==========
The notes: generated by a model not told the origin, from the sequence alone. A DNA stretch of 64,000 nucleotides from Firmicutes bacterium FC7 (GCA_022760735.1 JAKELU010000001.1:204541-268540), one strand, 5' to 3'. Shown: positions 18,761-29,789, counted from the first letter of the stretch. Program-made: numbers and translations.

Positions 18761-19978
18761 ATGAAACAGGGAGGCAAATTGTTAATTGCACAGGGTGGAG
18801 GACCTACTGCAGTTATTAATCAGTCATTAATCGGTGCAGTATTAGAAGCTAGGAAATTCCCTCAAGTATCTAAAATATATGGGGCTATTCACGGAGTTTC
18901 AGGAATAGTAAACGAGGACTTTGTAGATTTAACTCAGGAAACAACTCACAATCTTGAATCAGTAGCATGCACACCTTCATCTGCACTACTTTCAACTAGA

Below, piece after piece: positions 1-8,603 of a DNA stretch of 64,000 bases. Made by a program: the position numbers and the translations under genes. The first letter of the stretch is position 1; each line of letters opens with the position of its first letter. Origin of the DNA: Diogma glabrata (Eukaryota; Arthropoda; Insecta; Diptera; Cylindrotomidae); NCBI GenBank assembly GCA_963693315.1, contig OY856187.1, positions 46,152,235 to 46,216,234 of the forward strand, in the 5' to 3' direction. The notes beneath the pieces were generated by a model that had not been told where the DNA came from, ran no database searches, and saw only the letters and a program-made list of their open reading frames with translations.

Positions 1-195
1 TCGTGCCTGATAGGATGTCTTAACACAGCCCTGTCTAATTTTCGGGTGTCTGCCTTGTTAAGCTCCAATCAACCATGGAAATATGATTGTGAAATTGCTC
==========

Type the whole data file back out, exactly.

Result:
The notes: generated by a model not told the origin, from the sequence alone. A DNA stretch of 64,000 nucleotides from Firmicutes bacterium FC7 (GCA_022760735.1 JAKELU010000001.1:204541-268540), one strand, 5' to 3'. Shown: positions 18,761-29,789, counted from the first letter of the stretch. Program-made: numbers and translations.

Positions 18761-19978
18761 ATGAAACAGGGAGGCAAATTGTTAATTGCACAGGGTGGAG
18801 GACCTACTGCAGTTATTAATCAGTCATTAATCGGTGCAGTATTAGAAGCTAGGAAATTCCCTCAAGTATCTAAAATATATGGGGCTATTCACGGAGTTTC
18901 AGGAATAGTAAACGAGGACTTTGTAGATTTAACTCAGGAAACAACTCACAATCTTGAATCAGTAGCATGCACACCTTCATCTGCACTACTTTCAACTAGA

Below, piece after piece: positions 1-8,603 of a DNA stretch of 64,000 bases. Made by a program: the position numbers and the translations under genes. The first letter of the stretch is position 1; each line of letters opens with the position of its first letter. Origin of the DNA: Diogma glabrata (Eukaryota; Arthropoda; Insecta; Diptera; Cylindrotomidae); NCBI GenBank assembly GCA_963693315.1, contig OY856187.1, positions 46,152,235 to 46,216,234 of the forward strand, in the 5' to 3' direction. The notes beneath the pieces were generated by a model that had not been told where the DNA came from, ran no database searches, and saw only the letters and a program-made list of their open reading frames with translations.

Positions 1-195
1 TCGTGCCTGATAGGATGTCTTAACACAGCCCTGTCTAATTTTCGGGTGTCTGCCTTGTTAAGCTCCAATCAACCATGGAAATATGATTGTGAAATTGCTC